• “That’s a really critical way to help run the plant now,” he said. “All our facilities have that … system, but we’re going to see more and more of that.”

How much wastewater do they handle?

  • The Nelson facility has the capacity for 15 million gallons of wastewater, while the Tomahawk Creek facility’s capacity is 19 million gallons.
  • According to wastewater officials, Johnson County handles roughly 60 million gallons per day countywide, but it has the capacity to treat up to 70 million gallons daily.
  • As far as how this fits into the county’s total bandwidth, this means the Nelson facility handles approximately 25% of Johnson County’s wastewater, while Tomahawk Creek handles roughly 32% of it.

How has population growth affected this?

  • As Johnson County’s population has increased, so has wastewater usage.
  • Crabtree said this has led to the building of more watersheds, or land areas that collect precipitation and push them back out to bodies of water, but future population growth won’t necessarily have the same effect.
  • “There won’t be really much increase in flow to this facility [Nelson] over time because there’s not really any new development occurring in the watersheds,” he said. “There’s not really any new sources to bring in more water, but over the almost 75 years since this facility has been in existence, it’s steadily increased up to this point.”

Will there be more upgrades or facilities built?

  • While county wastewater officials don’t necessarily think new wastewater facilities will need to be built, they say there could be more refurbishing and expansion of existing facilities in the future.
  • For example, the county’s long-term capital improvement plan includes a look into whether facilities like Overland Park’s Blue River facility and Shawnee’s Mill Creek facility might need to expand as their respective areas in the county grow.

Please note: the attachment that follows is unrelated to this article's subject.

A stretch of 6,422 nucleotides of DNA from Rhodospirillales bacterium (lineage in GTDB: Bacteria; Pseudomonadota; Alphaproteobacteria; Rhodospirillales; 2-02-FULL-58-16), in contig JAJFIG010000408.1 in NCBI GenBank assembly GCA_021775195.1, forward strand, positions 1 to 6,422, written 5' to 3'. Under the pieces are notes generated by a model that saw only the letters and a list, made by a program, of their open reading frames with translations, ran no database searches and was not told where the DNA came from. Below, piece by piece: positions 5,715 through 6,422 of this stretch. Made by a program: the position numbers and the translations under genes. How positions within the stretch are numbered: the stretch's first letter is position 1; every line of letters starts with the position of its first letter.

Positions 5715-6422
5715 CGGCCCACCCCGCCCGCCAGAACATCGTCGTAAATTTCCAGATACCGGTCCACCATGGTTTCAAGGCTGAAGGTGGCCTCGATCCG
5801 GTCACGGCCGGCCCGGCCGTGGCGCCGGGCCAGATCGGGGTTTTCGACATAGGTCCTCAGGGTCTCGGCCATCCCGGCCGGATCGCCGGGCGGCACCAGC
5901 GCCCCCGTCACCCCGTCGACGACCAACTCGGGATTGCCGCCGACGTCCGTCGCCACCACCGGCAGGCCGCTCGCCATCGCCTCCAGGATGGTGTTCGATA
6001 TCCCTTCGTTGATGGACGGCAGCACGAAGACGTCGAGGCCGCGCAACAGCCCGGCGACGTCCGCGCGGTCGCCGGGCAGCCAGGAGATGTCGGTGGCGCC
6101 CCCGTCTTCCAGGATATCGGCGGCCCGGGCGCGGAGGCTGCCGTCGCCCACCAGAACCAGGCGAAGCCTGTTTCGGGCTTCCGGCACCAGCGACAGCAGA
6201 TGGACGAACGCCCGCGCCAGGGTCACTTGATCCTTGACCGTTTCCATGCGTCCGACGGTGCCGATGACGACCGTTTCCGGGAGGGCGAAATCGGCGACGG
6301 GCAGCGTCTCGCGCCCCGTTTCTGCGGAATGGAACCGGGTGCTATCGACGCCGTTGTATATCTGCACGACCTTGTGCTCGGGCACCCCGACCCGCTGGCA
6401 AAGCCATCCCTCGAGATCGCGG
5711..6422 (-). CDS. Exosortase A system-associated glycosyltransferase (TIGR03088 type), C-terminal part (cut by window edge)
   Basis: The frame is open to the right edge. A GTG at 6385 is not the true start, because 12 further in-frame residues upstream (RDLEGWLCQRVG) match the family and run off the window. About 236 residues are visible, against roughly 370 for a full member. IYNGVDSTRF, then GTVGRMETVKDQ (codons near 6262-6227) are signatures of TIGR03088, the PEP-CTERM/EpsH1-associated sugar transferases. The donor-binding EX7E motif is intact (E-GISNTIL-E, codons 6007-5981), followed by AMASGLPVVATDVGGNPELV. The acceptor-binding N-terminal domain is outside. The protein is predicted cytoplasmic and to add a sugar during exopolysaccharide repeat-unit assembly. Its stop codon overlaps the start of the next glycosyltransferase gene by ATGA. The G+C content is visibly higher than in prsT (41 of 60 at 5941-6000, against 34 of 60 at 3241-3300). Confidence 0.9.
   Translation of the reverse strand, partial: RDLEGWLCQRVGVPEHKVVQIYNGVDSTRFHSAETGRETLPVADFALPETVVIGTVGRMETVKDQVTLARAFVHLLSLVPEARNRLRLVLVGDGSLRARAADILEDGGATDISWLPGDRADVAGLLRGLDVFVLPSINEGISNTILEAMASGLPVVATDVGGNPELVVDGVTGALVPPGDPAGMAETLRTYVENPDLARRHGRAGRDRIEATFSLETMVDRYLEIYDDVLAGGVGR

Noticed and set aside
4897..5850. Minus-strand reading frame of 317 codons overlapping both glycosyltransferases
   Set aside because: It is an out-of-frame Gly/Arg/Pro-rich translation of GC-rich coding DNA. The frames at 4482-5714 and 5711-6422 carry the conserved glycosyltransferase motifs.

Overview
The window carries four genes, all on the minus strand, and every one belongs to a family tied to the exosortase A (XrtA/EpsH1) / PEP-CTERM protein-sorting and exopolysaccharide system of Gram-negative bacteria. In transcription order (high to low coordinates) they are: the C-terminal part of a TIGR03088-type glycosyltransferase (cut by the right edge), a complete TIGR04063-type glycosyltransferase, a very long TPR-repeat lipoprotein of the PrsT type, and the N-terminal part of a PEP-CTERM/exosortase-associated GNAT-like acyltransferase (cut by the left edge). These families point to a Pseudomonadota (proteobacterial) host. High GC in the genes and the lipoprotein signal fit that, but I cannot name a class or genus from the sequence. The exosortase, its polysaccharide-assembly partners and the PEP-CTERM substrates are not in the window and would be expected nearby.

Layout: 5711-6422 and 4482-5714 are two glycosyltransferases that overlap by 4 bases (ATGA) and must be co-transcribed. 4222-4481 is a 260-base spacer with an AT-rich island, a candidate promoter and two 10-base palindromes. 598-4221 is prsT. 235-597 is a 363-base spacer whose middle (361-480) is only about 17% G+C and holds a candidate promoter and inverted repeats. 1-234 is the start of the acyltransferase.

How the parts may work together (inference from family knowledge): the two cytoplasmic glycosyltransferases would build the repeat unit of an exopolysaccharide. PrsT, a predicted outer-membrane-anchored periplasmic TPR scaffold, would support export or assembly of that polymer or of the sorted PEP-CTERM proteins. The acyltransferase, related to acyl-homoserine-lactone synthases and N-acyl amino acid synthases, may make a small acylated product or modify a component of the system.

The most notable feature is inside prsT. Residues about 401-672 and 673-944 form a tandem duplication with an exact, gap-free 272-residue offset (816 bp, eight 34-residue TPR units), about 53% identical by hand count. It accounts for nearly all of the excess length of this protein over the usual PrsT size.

• “Where we do see growth is in the southern part and western parts of the county,” Crabtree said. “As as the county grows southward and westward in terms of population, there will be changes to the treatment plans in the future.”

How much do residents pay for this?

  • Instead of through property taxes, Johnson Countians pay a monthly user charge for wastewater services.
  • Crabtree said the average customer household uses roughly 4,000 gallons of wastewater a month, which would amount to approximately $45.28 monthly.
  • Crabtree said Johnson County residents might expect a 5% annual increase in what they pay for wastewater, but this won’t be a direct result of these two improvement projects. That increase factors in all of the work Johnson County is doing on its wastewater infrastructure.
  • The rate that customers pay is determined by averaging usage from the winter months, when customers might be using less water.
  • “We exclude the summer months because people are using more water they’re watering their lawns or garden,” Szerwinski said. “So based on that, we take that snapshot of what happens during the winter. And then we feel like that gives a more fair charge to everybody.”